Authors: Carrillo-Bohorquez, Orlando; Valdes, Alvaro; Prosmiti, Rita


Publication date: 2022/03/14

DOI: 10.1002/cphc.202200034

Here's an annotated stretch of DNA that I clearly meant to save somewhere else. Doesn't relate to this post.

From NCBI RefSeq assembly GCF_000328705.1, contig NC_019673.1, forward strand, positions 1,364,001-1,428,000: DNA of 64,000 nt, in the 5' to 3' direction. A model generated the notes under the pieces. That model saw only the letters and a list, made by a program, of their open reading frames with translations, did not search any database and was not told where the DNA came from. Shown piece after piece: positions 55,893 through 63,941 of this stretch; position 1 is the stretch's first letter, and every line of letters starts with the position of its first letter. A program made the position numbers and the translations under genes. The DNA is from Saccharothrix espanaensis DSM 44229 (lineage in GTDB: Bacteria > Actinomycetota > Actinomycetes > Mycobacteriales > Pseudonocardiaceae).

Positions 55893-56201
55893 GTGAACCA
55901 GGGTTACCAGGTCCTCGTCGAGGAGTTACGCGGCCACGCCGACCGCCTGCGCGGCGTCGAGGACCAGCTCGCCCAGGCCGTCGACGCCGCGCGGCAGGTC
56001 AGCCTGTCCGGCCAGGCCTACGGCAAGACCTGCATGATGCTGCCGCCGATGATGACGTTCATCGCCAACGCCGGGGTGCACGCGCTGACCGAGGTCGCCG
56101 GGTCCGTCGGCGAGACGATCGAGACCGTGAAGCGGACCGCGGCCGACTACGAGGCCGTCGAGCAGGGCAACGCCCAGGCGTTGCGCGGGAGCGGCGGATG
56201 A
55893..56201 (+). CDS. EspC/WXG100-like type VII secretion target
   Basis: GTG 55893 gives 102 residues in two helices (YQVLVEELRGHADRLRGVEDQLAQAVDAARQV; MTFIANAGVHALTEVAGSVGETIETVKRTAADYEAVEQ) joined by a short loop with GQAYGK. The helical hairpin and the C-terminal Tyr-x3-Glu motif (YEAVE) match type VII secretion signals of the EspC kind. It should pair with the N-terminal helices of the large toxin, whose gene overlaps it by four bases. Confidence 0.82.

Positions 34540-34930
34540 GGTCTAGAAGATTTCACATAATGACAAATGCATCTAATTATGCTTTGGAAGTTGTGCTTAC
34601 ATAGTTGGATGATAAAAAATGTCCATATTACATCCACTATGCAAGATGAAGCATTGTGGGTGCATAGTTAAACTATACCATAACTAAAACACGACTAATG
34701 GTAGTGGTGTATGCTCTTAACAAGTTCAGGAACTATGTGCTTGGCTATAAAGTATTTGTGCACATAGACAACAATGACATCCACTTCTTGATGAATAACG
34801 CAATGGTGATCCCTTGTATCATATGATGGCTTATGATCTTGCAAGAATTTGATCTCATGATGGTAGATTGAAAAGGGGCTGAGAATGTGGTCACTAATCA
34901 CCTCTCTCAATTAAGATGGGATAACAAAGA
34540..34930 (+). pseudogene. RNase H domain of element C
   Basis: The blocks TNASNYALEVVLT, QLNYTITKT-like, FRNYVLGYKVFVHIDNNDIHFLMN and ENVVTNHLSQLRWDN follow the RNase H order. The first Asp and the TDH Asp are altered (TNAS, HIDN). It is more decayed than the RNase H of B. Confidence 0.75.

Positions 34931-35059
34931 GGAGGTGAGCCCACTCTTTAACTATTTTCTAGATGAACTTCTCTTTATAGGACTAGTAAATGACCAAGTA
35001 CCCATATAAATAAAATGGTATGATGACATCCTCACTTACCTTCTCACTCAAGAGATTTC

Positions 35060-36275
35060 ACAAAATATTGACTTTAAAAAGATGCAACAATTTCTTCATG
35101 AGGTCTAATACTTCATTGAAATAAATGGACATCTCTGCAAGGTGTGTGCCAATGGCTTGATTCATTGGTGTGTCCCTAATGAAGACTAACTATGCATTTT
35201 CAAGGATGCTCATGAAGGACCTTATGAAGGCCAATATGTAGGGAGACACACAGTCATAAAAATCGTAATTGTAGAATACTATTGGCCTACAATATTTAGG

Abstract: We explore the origin of the anomalous splitting of the 1(01) levels reported experimentally for the H2O@C-60 endofullerene, in order to give some insight about the physical interpretations of the symmetry breaking observed. We performed fully-coupled quantum computations within the multiconfiguration time-dependent Hartree approach employing a rigorous procedure to handle such computationally challenging problems. We introduce two competing physical models, and discuss the observed unconventional quantum patterns in terms of anisotropy in the interfullerene interactions, caused by the change in the off-center position of the encapsulated water molecules inside the cage or the uniaxial C-60-cage distortion, arising from noncovalent bonding upon water’s encapsulation, or exohedral fullerene perturbations. Our results show that both scenarios could reproduce the experimentally observed rotational degeneracy pattern, although quantitative agreement with the available experimental rotational levels splitting value has been achieved by the model that considers an uniaxial elongation of the C-60-cage. Such finding supports that the observed symmetry breaking could be mainly caused by the distortion of the fullerene cage. However, as nuclear quantum treatments rely on the underlying interactions, a decisive conclusion hinges on the availability of their improved description, taken into account both endofullerene and exohedral environments, from forthcoming highly demanding electronic structure many-body interaction studies.